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Tips for Surviving Midterms Without Pulling Your Hair Out

Unfortunately, that dreaded time of year is creeping up on us: midterms. Unlike high school, where your teachers spaced out your tests to save you stress, college professors like to do just the opposite. For a week (or maybe even two) every class you’re in will probably have some sort of exam, paper, presentation, etc. But we’re here to help you get through these weeks without wanting to drop out of school!  

Sleep


During midterms, it can be tempting to just say, “Screw it” and stay up literally all night to get things done. However, once you are getting five hours of sleep or less, it’s been proven you actually are decreasing your chances of doing well. Try to get a least five hours, even on your busiest nights. Your body will thank you.  

Exercise


While I know I never have the urge to go for a run when I’m up to my ears in work to do, for many people it can be extremely beneficial. It can boost your mood and help decrease stress. It’s a great way to take a study break as well.  

Eating Healthy


As for your diet, nutrition is key. It’s easy to stop at Chipotle or Jimmy Johns in between study sessions, but try to hit the grocery store the week before and pick up some our favorite healthy foods. Grab some fruits and veggies that are quick and easy to eat on the go!  

Study the Syllabus


For most classes, the syllabus has a section explaining how the exam is set up, the format, how long it is, etc. If it doesn’t, ask your teacher! While they may say they can’t tell you, there’s no harm in asking. This can help you better prepare for what to study.  

Make a Study Schedule


The first step to studying for a large test is planning. Make a list of EVERYTHING you need to review: book chapters, class notes, lecture PowerPoints … everything. This most likely will be a LONG list, but that’s okay. After this, break down what you’ll study each day. Consider printing out a calendar for the week before and of your midterms and writing in what you need to study every day for each exam.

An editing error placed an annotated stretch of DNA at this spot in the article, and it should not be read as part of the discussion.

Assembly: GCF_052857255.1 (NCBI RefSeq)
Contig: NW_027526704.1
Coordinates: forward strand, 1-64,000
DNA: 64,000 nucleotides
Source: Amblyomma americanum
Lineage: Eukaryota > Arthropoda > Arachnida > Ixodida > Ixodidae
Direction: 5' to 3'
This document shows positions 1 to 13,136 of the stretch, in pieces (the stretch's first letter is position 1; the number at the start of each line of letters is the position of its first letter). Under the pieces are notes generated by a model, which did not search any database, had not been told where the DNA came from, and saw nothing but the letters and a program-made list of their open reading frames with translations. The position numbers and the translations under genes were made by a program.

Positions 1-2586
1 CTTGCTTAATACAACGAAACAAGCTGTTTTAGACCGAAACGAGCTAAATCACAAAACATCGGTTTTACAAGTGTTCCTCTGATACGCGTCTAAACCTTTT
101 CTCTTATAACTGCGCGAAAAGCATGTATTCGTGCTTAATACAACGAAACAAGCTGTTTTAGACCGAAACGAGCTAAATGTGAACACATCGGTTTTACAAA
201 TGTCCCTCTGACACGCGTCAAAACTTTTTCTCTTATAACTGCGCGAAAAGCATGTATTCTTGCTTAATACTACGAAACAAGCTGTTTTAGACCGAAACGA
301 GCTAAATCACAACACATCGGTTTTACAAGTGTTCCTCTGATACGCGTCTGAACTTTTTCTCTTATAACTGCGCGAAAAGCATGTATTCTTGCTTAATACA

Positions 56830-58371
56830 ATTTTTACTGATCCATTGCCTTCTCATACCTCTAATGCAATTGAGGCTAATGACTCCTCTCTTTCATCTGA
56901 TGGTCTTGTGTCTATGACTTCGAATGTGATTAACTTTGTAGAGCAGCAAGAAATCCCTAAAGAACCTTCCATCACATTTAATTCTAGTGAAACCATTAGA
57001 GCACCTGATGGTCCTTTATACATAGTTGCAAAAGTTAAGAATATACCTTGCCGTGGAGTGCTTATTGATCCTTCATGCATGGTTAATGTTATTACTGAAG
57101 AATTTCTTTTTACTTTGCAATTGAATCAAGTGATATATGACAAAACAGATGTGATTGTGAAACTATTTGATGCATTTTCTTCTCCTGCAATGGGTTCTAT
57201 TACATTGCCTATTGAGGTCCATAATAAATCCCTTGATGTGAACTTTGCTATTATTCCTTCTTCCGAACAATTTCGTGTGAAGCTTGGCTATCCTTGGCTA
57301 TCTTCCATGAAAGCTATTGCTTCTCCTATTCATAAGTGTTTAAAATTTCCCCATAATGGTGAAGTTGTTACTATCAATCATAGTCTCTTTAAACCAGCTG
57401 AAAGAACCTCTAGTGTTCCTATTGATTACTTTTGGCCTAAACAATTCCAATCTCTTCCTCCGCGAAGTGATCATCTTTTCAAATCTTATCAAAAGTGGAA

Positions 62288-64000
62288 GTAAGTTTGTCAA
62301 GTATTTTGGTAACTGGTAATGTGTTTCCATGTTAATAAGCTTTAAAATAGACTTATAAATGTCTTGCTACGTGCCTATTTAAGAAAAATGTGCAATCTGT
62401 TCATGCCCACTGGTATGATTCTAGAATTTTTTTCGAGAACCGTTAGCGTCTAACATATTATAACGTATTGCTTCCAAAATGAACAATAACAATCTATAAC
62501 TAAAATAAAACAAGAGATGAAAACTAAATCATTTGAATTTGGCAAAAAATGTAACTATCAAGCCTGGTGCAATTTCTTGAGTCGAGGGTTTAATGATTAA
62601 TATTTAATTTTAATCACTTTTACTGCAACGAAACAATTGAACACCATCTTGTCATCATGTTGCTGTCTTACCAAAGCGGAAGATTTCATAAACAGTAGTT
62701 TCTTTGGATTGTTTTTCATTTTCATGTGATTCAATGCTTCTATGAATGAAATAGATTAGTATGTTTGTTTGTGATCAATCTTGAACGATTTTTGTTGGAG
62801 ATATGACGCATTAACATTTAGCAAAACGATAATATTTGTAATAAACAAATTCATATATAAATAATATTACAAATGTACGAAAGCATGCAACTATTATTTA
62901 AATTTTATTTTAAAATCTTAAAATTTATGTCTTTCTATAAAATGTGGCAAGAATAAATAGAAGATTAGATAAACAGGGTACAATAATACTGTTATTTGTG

Start Early


That leads me to my next point: start early. Making your study schedule two nights before your exam will just lead to extreme anxiety and stress. Make a plan, and start studying at least a week before your test, depending on what the test is like.  

Use Time Wisely


There really are only 24 hours in a day. Make them count. Use your time proportionally to how hard your classes are. Don’t study equally for your class you have an A+ in and your class that you are riding the struggle bus in.

Ask for Help


This is my final tip for a reason. Don’t be afraid to reach out for help. Ask friends, sorority sisters, TA’s or really anyone. Everyone has strengths and weaknesses, and it’s okay to know yours. Go to office hours if you have questions about the material. Your professor or TA probably doesn’t have too many people come, and if they see you’re making an effort, they’ll remember.

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